1. Teams will be solving a real problem – and are likely to deliver a product/service that is in demand or answers questions customers may have. Read: How can Design Thinking Re-invent a Brand?:
  2. Customers are likely to remain loyal and stay with the business – they’d feel heard and recognised – read: Bank of America Helps Customers to “Keep the Change”:
  3. Cost effectiveness and optimal value creation – prototyping and testing with customers likely to reveal early on in the delivery process challenges with the solution which are previously only learnt when a product hits the market and so much money has been committed into creating a flawed or unneeded product/service
  4. Opportunity to learn from the market and continue to remain market fit. Imagine the advantage of always shipping what the customer truly needs? Read: How To Brainstorm Like A Googler: (note: Gmail, the most popular email service in the world today was prototyped for half a decade ( – I agree that’s too much time to prototype and test, someone probably forgot to move it out of beta, if you use the product today, you will see that it is continuously being improved, possibly from insights garnered from how users use the service)
  5. Less and less quarterly frustrations – if there is product market fit, the risk of quarterly frustrations reduces. Read: How Mobisol reinvented solar panel distribution in rural Kenya and made a killing (without killing anyone) in the process:
  6. Ease of developing agility – agility requires that teams develop all the underpinning sentiments required for design thinking to work. It becomes a moot point that an organisation or a team can then develop agility and become super responsive if it is able to imbibe design thinking ‘thinking’. Read about the Golden Gate Regional Center (GGRC) shortening service delivery time from 3 months to two weeks (did you just scream agility? I say: yo!) –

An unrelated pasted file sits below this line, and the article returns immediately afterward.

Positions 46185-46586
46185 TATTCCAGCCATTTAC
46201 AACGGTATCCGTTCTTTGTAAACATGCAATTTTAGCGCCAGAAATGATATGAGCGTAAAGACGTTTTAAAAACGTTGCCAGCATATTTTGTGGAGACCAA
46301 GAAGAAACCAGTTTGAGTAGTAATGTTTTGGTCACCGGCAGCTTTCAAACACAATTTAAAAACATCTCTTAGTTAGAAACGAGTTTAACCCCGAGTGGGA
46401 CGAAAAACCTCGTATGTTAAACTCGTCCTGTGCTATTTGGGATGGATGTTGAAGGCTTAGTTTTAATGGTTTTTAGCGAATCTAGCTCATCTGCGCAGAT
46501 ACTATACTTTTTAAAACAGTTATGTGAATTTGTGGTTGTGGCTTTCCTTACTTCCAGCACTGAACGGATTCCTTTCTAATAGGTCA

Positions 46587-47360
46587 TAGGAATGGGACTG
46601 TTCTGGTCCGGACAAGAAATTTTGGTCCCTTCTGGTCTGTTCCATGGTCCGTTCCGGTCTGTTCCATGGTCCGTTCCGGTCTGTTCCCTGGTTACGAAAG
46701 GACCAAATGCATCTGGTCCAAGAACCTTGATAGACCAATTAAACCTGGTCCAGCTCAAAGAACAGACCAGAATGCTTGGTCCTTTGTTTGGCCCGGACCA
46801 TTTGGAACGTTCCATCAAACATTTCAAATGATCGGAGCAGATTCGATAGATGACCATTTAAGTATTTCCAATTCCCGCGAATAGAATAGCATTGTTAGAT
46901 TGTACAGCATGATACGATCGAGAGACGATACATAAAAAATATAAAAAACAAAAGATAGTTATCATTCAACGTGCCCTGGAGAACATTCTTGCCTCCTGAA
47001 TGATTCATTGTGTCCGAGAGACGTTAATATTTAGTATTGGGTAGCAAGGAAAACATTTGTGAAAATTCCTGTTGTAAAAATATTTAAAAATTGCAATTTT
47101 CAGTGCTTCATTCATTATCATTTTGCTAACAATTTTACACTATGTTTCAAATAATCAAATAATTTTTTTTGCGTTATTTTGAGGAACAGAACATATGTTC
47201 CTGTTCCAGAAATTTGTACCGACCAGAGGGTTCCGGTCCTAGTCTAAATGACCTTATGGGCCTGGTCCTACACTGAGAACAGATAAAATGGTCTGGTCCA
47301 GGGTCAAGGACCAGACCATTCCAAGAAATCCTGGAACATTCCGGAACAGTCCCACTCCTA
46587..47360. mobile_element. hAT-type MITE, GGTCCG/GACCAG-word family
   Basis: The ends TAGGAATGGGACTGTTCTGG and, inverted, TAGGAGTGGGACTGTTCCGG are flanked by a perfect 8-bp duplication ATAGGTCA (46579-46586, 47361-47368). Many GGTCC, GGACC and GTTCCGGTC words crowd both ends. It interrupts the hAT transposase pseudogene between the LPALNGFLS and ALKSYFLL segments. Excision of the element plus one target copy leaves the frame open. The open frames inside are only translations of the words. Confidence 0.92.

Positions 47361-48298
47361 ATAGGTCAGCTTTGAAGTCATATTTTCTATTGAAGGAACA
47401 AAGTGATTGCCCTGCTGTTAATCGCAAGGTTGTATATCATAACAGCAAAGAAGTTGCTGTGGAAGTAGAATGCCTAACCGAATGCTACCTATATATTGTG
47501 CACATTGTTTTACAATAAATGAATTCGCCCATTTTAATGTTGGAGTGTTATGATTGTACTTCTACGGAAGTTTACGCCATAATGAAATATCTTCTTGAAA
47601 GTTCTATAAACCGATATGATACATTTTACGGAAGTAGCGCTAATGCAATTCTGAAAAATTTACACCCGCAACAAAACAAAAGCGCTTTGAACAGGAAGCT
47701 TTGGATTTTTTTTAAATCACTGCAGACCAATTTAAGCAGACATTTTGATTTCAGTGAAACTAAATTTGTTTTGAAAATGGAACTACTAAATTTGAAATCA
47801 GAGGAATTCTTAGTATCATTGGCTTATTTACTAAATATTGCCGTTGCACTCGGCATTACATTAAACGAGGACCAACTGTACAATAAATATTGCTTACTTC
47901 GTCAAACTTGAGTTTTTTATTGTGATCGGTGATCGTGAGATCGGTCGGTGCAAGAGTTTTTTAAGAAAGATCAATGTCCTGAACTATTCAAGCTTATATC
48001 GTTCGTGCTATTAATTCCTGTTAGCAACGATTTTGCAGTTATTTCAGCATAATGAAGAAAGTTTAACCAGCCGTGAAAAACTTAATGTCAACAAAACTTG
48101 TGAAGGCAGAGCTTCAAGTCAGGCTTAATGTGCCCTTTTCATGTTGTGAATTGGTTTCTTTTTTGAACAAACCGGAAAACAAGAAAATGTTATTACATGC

I relied on those who have written before me 🙂 on the subject and here is a list of those I haven’t linked to above:

  1. IDEO on Design Thinking Approach
  2. Interaction Design Foundation’s The 5 Stages of Design Thinking Process
  3. The Accidental Design Thinker’s 40 Design Thinking Success stories:
  4. Cover Image: 

Note this is part of a series of writings that are geared towards my planned 2019 book: The BA Book. I am deliberately grouping them together here as first drafts as that is what most of them are. Doing this helps me stay accountable as well as gain early feedback from stakeholders.

Your comments and feedback on this early thoughts will be appreciated and applied towards further shaping the research that will go into the writing the book.